marilea.rabasa@gmail.com

Acceptance—Of Self And Others

Memoir Excerpt:  “Ever since I was a very young child I’d been fragile, like thin ice on a lake—don’t walk on it; you might fall through and drown. My sense of being OK was always shaky when I was younger. Many of us who grow up with low self-worth become chameleons. Chameleons change their color out of fear to protect themselves from predators. We don’t have clear personal boundaries, often not recognizing where we end and others begin. We don’t really know who we are, so we attach ourselves to whomever we’re around, often seeking their approval by pretending to be like them. But like the chameleon who turns green in the jungle, we are afraid to distinguish ourselves. I remember telling Angie back in 2010, ‘I know who I am now.’ Well, that’s an ongoing process. Now I accept who I am, warts and all. I know that absolute perfection doesn’t exist anyway. My years of growth in the Twelve-Step Programs have brought me out of isolation while I’ve celebrated my humanity. As I dare to take new risks I continue to learn new things about myself. I respect my imperfections because they keep me humble and swimming in the stream of life with other fellow travelers also struggling like me. I am never...

Freedom From The Obsession

                                                                                           One Day at a Time   When we take the first step in recovery and admit our powerlessness over addiction, we are facing the reality of this disease. We are not dropping the ball and throwing our addict to the wind. That’s how I felt in the beginning, as I continually obsessed over my child and tried to control the progress of her illness. I felt very guilty and overly responsible for what she was going through. I introduced her to rehab four times, always hoping that she would embrace the recovery tools she learned there. Some addicts “get it” and go on to recover and work at it one day at a time. Angie did get it for various (blessed) periods over the past 15 years, but then she couldn’t hold onto it. I learned many things in the rooms, especially to accept that it’s not my fault and that I must let go of my responsibility and get out of her way. I pray for her to find the spiritual wellness that I have found, but there’s not much else I can do. And I can’t “force the solution” that I want. God has His own plan for her, and for me, and for all of us. I trust in my faith, and that relieves me of my obsession. “Let go and...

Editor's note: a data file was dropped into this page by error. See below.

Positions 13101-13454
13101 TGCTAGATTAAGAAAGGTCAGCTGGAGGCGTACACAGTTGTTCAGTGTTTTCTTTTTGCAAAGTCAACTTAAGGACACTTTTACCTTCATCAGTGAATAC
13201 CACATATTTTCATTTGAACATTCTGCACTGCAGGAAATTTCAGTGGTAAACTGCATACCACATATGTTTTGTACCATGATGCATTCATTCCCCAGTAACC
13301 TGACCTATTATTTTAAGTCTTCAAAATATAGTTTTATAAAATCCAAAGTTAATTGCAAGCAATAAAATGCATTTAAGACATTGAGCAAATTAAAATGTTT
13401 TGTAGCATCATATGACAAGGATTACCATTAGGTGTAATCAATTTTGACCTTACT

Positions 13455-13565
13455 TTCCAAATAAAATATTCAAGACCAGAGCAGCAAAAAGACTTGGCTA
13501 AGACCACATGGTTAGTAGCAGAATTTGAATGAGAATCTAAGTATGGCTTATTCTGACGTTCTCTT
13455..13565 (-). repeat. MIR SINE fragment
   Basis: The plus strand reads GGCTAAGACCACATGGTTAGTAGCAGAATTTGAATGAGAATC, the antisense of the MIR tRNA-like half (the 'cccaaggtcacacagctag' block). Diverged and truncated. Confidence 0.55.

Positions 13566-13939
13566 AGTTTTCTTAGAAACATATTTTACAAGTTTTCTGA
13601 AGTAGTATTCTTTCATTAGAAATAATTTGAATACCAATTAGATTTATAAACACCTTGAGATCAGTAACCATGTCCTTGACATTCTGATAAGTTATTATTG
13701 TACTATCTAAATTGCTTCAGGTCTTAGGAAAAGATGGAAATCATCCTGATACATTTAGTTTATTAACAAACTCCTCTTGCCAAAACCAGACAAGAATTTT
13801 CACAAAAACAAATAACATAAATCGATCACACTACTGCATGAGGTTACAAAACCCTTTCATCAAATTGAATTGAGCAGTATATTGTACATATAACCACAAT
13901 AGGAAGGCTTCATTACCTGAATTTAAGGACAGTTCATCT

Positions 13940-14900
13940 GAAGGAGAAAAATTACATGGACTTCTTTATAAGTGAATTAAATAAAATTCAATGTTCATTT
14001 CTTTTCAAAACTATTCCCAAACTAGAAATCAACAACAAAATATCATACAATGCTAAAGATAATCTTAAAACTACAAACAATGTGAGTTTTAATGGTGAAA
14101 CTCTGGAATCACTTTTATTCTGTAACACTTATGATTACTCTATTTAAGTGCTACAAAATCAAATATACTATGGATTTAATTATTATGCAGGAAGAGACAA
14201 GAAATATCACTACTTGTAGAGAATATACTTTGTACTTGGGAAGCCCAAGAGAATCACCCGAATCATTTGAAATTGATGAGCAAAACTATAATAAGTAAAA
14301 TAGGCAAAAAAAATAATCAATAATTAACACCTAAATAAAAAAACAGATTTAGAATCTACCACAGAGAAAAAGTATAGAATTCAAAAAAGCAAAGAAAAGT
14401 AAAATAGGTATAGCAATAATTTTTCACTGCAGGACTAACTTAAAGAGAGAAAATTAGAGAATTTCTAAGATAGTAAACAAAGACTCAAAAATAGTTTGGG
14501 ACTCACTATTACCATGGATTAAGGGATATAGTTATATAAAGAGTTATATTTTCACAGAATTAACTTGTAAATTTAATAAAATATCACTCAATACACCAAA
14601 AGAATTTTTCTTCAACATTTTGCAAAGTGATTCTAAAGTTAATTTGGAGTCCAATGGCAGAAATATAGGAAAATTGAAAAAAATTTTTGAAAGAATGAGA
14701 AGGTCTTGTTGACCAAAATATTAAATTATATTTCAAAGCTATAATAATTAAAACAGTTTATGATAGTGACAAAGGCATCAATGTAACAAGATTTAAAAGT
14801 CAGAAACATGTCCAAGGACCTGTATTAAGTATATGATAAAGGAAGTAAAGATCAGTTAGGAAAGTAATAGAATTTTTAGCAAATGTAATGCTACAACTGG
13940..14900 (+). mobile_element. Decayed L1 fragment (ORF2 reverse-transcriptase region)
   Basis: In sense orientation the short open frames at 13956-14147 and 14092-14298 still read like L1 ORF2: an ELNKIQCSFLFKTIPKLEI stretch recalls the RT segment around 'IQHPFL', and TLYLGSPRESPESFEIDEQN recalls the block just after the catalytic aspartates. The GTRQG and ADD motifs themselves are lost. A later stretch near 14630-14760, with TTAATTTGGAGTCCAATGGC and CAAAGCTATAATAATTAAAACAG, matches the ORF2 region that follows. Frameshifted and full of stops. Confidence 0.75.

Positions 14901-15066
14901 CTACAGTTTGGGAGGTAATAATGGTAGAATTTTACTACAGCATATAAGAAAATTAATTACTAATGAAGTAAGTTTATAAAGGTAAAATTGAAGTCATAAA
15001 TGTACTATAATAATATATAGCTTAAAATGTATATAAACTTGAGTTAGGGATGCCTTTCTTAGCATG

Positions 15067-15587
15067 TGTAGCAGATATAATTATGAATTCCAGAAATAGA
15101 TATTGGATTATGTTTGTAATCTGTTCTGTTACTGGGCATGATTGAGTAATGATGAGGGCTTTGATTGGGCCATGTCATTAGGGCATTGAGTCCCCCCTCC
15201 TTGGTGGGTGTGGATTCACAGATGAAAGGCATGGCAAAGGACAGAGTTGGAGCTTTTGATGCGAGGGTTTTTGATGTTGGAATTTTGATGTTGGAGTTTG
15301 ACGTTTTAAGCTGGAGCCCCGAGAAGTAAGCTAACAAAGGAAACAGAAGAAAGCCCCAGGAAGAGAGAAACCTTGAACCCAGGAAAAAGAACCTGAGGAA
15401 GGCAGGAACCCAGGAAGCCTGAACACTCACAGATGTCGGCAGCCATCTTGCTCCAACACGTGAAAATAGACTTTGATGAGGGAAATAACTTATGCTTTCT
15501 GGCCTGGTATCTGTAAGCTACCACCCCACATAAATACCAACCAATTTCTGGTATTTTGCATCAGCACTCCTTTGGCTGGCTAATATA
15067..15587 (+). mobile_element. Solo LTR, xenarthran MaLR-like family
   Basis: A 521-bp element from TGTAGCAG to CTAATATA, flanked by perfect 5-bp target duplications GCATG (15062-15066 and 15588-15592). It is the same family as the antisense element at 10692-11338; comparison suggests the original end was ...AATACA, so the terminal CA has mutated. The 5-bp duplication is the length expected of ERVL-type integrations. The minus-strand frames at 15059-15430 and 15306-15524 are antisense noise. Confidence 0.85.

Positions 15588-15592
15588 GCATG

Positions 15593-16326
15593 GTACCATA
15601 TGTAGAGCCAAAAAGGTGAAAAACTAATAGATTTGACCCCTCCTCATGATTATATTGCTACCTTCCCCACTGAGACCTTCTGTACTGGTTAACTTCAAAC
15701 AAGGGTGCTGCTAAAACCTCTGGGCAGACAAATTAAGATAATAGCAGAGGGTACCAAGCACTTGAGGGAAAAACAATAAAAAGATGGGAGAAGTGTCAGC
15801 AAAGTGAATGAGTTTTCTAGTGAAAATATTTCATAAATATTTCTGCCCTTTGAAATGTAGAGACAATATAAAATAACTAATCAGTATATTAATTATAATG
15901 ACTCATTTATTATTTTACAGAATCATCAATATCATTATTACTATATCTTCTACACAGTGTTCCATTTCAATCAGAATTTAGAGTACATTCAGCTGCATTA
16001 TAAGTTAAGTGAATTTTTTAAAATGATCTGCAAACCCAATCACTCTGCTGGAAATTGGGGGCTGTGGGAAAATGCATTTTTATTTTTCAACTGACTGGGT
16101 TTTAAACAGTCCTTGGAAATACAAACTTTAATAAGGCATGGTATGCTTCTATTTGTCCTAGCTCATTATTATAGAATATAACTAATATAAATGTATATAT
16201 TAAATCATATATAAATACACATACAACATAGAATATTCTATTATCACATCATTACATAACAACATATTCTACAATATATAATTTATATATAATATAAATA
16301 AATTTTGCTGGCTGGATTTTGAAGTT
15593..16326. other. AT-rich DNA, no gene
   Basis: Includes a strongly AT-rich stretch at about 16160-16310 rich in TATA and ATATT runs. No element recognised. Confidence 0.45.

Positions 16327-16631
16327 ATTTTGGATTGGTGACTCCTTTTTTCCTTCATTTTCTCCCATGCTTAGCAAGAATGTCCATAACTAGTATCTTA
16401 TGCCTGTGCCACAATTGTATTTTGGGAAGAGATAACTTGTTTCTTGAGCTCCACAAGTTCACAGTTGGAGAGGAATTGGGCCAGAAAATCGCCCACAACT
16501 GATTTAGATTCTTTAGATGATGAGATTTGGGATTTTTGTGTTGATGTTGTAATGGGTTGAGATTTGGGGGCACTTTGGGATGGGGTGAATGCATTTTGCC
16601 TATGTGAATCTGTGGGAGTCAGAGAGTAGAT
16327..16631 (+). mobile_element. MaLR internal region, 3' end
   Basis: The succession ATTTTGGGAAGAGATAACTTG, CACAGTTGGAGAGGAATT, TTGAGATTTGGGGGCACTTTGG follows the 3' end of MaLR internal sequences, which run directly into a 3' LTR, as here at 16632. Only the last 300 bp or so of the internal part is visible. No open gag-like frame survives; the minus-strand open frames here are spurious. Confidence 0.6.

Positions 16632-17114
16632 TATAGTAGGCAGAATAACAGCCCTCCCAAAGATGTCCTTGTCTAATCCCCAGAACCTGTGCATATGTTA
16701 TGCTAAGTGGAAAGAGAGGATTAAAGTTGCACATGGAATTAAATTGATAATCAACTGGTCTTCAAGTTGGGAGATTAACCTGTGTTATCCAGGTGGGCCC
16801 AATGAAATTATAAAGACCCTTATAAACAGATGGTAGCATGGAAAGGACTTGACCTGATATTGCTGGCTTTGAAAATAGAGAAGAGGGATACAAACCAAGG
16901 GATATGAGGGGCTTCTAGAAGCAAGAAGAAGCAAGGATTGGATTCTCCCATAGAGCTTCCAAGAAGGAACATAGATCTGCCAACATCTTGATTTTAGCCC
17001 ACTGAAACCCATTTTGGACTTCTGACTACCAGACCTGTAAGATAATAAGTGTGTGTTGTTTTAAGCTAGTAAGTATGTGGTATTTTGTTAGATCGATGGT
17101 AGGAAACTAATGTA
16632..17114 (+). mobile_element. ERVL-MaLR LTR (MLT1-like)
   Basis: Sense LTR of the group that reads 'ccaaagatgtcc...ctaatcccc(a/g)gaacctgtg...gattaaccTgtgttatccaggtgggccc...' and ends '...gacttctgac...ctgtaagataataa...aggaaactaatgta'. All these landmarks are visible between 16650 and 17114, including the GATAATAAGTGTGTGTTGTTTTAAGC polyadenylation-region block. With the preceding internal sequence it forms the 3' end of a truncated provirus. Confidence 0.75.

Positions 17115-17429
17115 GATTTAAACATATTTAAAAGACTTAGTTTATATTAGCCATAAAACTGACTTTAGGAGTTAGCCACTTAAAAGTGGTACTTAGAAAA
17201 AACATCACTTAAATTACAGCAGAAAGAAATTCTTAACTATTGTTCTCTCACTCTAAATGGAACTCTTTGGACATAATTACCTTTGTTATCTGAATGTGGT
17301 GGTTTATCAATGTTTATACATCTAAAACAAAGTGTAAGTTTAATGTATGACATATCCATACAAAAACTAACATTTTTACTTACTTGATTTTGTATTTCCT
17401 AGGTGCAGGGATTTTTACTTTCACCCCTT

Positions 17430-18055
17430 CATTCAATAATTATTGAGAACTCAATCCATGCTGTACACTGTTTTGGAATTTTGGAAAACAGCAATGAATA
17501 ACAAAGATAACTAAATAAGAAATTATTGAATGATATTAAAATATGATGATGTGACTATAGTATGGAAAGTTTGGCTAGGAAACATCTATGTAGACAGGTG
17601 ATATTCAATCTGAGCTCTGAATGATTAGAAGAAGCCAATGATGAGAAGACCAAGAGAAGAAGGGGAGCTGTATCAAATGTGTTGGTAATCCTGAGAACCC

Steering My Ship

Memoir Excerpt:  “Most people have rules that they try to live by: a certain moral code that they may have picked up from their parents or others as they grew up…and the best piece of wisdom, I think, is the Serenity Prayer: ‘God, grant me the serenity to accept the things I cannot change, courage to change the things I can, and wisdom to know the difference.’ There are so many things in my life over which I have no control: the weather, road rage, barking dogs. Really, the capriciousness of events that surround us is astounding and is perhaps the reason why many people, myself included, need a lot of daily structure to feel grounded and secure. A sound mind, good health and a sense of wellbeing only add to that state. But when illness strikes, all sense of security and control flies out the proverbial window. My daughter falling ill with drug addiction threw my life into turmoil, and I spent years flailing around like a decapitated chicken trying to make sense of things and gain a sense of control. My life was becoming very messy because I kept trying to influence the course of an illness that had nothing to do with me. Turning my attention to other areas where I could have had an impact would have been more constructive. I know I must continue to accept the unpleasantness as hard as it is because if I don’t—if I fight tooth and nail to get my way—I’ll just make myself crazy. I’ve kept trying to help Angie because I care so much, but it’s a...